After explaining the reasons, Roubini concludes:
Policy responses will have very limited effect in stemming the US economy's deceleration toward stall speed: even with only a mild fiscal drag on growth, the US dollar is likely to strengthen as the eurozone crisis weakens the euro and as global risk aversion returns. The US Federal Reserve will carry out more quantitative easing this year, but it will be ineffective: long-term interest rates are already very low, and lowering them further would not boost spending. Indeed, the credit channel is frozen and velocity has collapsed, with banks hoarding increases in base money in the form of excess reserves. Moreover, the dollar is unlikely to weaken as other countries also carry out quantitative easing.
Similarly, the gravity of weaker growth will most likely overcome the levitational effect on equity prices from more quantitative easing, particularly given that equity valuations today are not as depressed as they were in 2009 or 2010. Indeed, growth in earnings and profits is now running out of steam, as the effect of weak demand on top-line revenues takes a toll on bottom-line margins and profitability.
A significant equity-price correction could, in fact, be the force that in 2013 tips the US economy into outright contraction. And if the US (still the world's largest economy) starts to sneeze again, the rest of the world – its immunity already weakened by Europe's malaise and emerging countries' slowdown – will catch pneumonia.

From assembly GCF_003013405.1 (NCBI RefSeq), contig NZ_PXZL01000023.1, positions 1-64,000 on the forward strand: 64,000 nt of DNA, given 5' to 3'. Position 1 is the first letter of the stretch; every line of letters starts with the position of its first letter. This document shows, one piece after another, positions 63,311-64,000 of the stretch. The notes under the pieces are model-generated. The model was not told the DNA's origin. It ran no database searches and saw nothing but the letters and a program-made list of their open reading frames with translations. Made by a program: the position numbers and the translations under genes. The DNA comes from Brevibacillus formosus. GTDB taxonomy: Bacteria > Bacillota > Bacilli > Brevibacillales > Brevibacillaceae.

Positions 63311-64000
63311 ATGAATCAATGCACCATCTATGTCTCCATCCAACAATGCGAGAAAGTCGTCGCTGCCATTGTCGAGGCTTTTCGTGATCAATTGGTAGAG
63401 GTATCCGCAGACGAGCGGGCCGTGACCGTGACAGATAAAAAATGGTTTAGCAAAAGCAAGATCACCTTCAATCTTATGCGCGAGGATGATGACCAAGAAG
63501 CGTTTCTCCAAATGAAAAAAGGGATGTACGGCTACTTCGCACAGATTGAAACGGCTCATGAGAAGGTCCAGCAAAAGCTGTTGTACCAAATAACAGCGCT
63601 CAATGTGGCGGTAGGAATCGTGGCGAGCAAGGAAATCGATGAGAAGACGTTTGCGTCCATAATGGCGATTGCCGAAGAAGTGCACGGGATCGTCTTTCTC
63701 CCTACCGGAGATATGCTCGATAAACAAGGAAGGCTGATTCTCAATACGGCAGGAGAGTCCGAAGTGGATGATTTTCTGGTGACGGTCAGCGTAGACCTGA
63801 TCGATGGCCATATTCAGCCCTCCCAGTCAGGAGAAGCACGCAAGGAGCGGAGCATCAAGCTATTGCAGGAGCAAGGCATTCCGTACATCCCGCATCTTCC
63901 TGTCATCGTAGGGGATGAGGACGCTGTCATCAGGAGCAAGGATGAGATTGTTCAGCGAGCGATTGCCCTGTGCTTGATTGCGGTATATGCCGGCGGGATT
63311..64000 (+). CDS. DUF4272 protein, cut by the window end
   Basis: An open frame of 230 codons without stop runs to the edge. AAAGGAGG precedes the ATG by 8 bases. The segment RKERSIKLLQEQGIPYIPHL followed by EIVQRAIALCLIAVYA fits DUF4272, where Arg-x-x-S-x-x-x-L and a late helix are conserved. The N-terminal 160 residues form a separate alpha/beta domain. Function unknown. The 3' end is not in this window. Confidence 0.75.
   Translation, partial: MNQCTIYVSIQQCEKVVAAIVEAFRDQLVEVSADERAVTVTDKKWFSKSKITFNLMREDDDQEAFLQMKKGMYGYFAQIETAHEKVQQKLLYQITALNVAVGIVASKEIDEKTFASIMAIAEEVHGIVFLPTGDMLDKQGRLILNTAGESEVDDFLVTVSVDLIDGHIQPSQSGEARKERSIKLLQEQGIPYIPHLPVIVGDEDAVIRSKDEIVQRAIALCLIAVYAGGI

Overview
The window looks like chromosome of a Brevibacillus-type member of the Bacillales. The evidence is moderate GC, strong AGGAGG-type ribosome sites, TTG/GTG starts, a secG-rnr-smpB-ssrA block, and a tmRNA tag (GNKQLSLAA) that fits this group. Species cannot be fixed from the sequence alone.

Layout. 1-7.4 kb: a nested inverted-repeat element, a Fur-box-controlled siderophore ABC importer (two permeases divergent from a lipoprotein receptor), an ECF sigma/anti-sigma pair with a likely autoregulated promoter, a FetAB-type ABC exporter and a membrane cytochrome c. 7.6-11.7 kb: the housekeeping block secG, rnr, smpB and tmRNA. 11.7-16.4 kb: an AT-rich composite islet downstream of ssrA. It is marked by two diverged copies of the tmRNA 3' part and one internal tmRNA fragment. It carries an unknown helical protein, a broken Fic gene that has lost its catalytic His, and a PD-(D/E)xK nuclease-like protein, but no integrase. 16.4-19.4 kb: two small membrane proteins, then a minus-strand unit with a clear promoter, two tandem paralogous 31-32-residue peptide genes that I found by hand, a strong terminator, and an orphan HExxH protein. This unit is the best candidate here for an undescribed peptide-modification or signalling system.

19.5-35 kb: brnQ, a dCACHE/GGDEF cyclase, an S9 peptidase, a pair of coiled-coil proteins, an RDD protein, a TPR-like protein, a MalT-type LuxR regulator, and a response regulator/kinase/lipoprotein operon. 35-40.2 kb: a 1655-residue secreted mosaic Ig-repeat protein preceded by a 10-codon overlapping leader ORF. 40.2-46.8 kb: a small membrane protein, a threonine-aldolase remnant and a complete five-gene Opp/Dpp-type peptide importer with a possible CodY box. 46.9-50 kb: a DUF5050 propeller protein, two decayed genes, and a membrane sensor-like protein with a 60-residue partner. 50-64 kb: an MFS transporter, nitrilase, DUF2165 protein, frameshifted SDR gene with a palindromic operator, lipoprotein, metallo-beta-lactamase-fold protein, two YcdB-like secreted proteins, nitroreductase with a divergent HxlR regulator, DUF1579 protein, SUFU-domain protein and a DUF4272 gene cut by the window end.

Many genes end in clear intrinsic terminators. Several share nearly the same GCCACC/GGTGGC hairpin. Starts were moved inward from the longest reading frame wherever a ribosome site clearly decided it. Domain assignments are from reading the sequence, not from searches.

I'm more optimistic than he is that coordinated monetary and fiscal policies -- both within and across countries -- could help, though I am more bullish on fiscal policy and less so on monetary policy than most. But I am discouraged -- gloomy and doomy -- at the prospect that the needed policies have any chance at being enacted. (To be clear, I don't think monetary policy is a magic bullet, but I do think it can help. However, many, many people I respect think monetary policy can have significant effects, even now, I have to consider the chance that I am wrong, the threat of inflation seems remote, and unemployment is at crisis levels, so I support the calls for the Fed to do much more -- the chance that aggressive policy will help is much larger than the [very small] chance that it will do harm. I just don't want to let fiscal policymakers off the hook by setting expectations about what the Fed can do to revive the economy too high.)